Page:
Growing up with THE MUPPET SHOW, the musical and comic stylings of Paul Williams were inescapable. I assume I saw him on the plethora of game shows and LOVE BOAT appearances he made, but it was this little mans turn with Kermit and friends, and his subsequent scoring of the first MUPPET MOVIE that ingrained well into adulthood my affection for the performer. Maybe it was his height, or his goofy glasses (that matched my own), I felt a strong connection to the guy. It was like he was a Muppet himself, crooning about Rainbow Connections and Old Fashioned Lovesongs to a laidback, late-70s beat.
Sure, I knew about PHANTOM OF PARADISE, and might even have had some notion that he did the soundtrack for BUGSY MALONE, but what I couldn’t have told you, before this doc was announced, was what the title so succinctly conveys.
Yes, it seems, Paul Williams is alive. For now.
If that was a mild (while pleasant) surprise, finding out early in this wonderful doc that Winnipeg is the capital of Williams-mania on this content was a mindblower (not Saskatoon?). Still doing his shtick at Casinos and dinner clubs, his voice ravaged compared to the tones of his youth, the man can still hold a room with his dedicated (and long suffering) touring band. The film documents Williams as he travels the world, reminiscing (often reluctantly) about the rise and very slow fall of his career.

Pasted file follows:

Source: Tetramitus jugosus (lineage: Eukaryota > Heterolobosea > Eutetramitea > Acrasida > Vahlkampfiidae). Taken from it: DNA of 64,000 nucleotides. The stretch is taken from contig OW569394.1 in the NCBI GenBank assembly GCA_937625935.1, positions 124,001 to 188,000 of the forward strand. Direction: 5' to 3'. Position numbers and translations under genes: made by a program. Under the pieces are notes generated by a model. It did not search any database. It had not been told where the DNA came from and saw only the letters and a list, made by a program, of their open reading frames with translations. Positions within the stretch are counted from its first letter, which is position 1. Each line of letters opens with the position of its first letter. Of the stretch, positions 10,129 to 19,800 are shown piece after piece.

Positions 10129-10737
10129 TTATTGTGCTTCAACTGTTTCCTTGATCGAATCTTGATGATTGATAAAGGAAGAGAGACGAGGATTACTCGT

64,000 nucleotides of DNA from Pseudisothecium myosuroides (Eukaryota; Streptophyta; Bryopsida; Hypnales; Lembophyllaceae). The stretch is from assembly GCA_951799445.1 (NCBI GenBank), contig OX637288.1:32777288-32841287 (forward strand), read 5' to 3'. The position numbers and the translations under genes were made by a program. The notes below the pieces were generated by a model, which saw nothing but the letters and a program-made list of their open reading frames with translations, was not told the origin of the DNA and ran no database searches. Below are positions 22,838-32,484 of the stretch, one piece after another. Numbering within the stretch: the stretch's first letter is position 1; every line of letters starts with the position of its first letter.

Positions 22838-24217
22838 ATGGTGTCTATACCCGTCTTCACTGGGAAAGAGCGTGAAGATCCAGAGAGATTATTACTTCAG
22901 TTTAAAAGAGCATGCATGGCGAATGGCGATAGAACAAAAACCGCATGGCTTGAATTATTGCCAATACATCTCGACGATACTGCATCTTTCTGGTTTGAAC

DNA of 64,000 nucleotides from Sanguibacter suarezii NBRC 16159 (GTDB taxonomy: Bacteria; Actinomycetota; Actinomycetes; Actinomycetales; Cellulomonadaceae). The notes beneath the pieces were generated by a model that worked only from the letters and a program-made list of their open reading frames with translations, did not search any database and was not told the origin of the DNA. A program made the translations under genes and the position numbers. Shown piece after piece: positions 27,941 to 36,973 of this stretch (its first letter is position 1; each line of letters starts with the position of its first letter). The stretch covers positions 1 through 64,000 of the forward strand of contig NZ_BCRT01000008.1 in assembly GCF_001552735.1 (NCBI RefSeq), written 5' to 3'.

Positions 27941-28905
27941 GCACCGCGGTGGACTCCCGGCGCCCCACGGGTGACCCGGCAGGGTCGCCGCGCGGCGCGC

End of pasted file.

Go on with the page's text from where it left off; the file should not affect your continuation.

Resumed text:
What makes the film even more charming is that it’s as much about the director as it is about Williams. Unlike the staginess of a Morgan Spurplock or the obnoxiousness of a later-day Michael Moore vehicle, Kessler comes across as so charmingly earnest and deprecating that it’s hard to think how this film could ever have been shaped without his direct involvement on screen. Kessler’s no sycophant, yet his love of Williams’ music and muse is so infectious that it elevates the entire proceedings.
When he does open up, Williams is almost shockingly frank, providing details for some of the more salacious moments of his life. Yet, throughout it all, we see him gradually grow at ease not only with the documentary process but with his own demons.
A wonderful surprise, this a heartwarming, infectious documentary, just as charming and catchy as the tunes that Williams crafts. It’s a real treat to see, and a real treat to know that Paul is, in fact, still alive.